Today, the Biden Administration’s new rule bolstering the Title X family planning program went into effect. The new rule includes an increased emphasis on health equity and undoes a harmful Trump-era policy that forced a large number of providers and grantees to leave the Title X provider network.
The Title X program is the nation’s only dedicated family planning safety net program and provides no- or low-cost family planning services to nearly four million people who are under- or uninsured. The Title X program serves many people that face significant barriers to accessing health care, including people with low incomes, Black, Indigenous, and other people of color, people living in rural areas, and members of the LGBTQ community.
The Administration proposed the rule change in April 2021, opening a 30-day public comment period in which the Center for Reproductive Rights submitted a detailed comment in favor of the rule change.
New Policy Aims to Restore the Title X Provider Network
The new Title X rule revokes several extremely harmful Trump-era provisions, including a requirement that prohibited providers in the Title X network from referring patients for abortion care and a burdensome requirement that Title X providers had to physically separate abortion care from all Title X services provided.
In response, more than 1,000 health centers across 33 states left the program during the Trump administration, nearly halving the network’s capacity to serve patients. Six states—Hawaii, Maine, Oregon, Utah, Vermont, and Washington—are currently without a single provider with Title X funding. The final rule will help restore the Title X provider network by allowing qualified providers and grantees who were forced out of the Title X program to apply to re-enter the program in the upcoming grant cycle.
Final Title X Rule Renews Focus on Health Equity, Improves Confidentiality and Other Provisions
Title X providers are essential in the fight to achieve health equity. Publicly funded family planning clinics are critically important resources for the 24% of U.S. residents living in rural areas, including 19 million women. Title X clinics are also a critical source of care for low-income communities of color. Decades of racism, sexism and other social and economic barriers have contributed to stark health disparities for women of color, who are more than half of the patients in the Title X program. Title X clinics are also an important source of care for LGBTQ+ people, who are disproportionately represented in the number of Americans living in poverty and homelessness.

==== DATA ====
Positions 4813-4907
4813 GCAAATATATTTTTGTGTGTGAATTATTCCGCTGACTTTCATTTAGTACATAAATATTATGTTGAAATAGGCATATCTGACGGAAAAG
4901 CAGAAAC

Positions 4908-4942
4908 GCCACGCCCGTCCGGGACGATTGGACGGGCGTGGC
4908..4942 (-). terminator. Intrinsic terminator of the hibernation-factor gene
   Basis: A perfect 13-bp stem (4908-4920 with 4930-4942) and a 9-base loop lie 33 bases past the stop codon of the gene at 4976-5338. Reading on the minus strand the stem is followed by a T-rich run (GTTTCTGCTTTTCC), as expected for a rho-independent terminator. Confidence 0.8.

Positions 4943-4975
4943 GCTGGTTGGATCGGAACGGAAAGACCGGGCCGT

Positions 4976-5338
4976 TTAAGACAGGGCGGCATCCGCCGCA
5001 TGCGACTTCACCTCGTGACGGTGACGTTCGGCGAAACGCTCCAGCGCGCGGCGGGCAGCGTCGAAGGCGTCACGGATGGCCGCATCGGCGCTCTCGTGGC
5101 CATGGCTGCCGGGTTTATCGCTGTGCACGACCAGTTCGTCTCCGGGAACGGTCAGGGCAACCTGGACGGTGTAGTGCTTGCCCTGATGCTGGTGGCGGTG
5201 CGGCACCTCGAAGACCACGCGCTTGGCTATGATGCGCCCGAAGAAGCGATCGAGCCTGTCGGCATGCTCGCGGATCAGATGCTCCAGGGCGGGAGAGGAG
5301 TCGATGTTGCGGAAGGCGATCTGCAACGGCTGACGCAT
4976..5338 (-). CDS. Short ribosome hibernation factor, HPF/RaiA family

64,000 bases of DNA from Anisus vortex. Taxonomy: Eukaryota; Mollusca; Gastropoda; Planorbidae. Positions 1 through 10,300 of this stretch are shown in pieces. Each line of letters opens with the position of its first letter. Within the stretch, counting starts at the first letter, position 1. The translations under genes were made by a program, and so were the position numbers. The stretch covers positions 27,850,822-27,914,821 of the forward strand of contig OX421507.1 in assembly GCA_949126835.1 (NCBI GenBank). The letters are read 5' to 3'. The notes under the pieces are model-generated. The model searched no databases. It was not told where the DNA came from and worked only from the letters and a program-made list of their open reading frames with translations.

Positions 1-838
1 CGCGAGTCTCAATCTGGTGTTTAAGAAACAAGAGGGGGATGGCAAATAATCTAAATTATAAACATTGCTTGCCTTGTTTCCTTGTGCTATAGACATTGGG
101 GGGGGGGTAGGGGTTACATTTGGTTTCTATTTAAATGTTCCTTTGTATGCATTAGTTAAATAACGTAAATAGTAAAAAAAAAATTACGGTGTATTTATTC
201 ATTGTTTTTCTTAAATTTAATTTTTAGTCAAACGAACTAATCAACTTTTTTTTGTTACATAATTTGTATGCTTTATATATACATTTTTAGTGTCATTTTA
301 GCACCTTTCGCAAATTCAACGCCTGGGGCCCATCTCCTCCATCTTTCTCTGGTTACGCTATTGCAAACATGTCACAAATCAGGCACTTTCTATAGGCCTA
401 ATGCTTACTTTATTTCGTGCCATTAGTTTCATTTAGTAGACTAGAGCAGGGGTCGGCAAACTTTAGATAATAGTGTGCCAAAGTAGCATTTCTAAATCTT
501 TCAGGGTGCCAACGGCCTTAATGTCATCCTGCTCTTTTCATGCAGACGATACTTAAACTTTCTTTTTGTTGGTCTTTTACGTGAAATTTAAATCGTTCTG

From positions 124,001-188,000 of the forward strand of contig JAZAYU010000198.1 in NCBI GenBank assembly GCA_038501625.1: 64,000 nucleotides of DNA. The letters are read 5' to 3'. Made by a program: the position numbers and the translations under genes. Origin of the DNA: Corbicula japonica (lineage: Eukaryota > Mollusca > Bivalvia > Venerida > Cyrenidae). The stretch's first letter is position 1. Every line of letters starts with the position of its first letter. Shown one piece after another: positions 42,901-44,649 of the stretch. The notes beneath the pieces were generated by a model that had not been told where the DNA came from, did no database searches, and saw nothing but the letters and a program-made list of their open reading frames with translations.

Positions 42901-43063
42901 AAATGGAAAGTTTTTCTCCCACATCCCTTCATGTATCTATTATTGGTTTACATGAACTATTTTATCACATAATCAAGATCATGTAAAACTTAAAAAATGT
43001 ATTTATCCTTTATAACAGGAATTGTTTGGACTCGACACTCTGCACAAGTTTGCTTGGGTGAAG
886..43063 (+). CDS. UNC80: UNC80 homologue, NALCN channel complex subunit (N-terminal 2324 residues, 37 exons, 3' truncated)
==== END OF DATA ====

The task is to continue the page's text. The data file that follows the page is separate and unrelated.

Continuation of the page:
With this context, it is so critical that the Final Rule includes a new focus on health equity. The rule calls for the evaluation of Title X grant applicants on their commitment to providing equitable care, while also finalizing related proposed definitions such as “client-centered care,” “culturally and linguistically appropriate services,” and “health equity.”
“The Title X program provides essential health care services that would otherwise be out of reach for many people,” said Freya Riedlin, Federal Policy Counsel at the Center. “We are delighted that the Administration is not only restoring the Title X program but is doing so with a strong commitment to health equity. This rule will go far in strengthening the program and ensuring increased access to affordable, essential reproductive health care services.”
The Final Rule also strengthens the confidentiality requirement under Title X for young people. It clarifies that while Title X requires providers to encourage family participation, they may not require parental consent for services for minors, nor may they notify parents or guardians before or after a minor has requested or received services.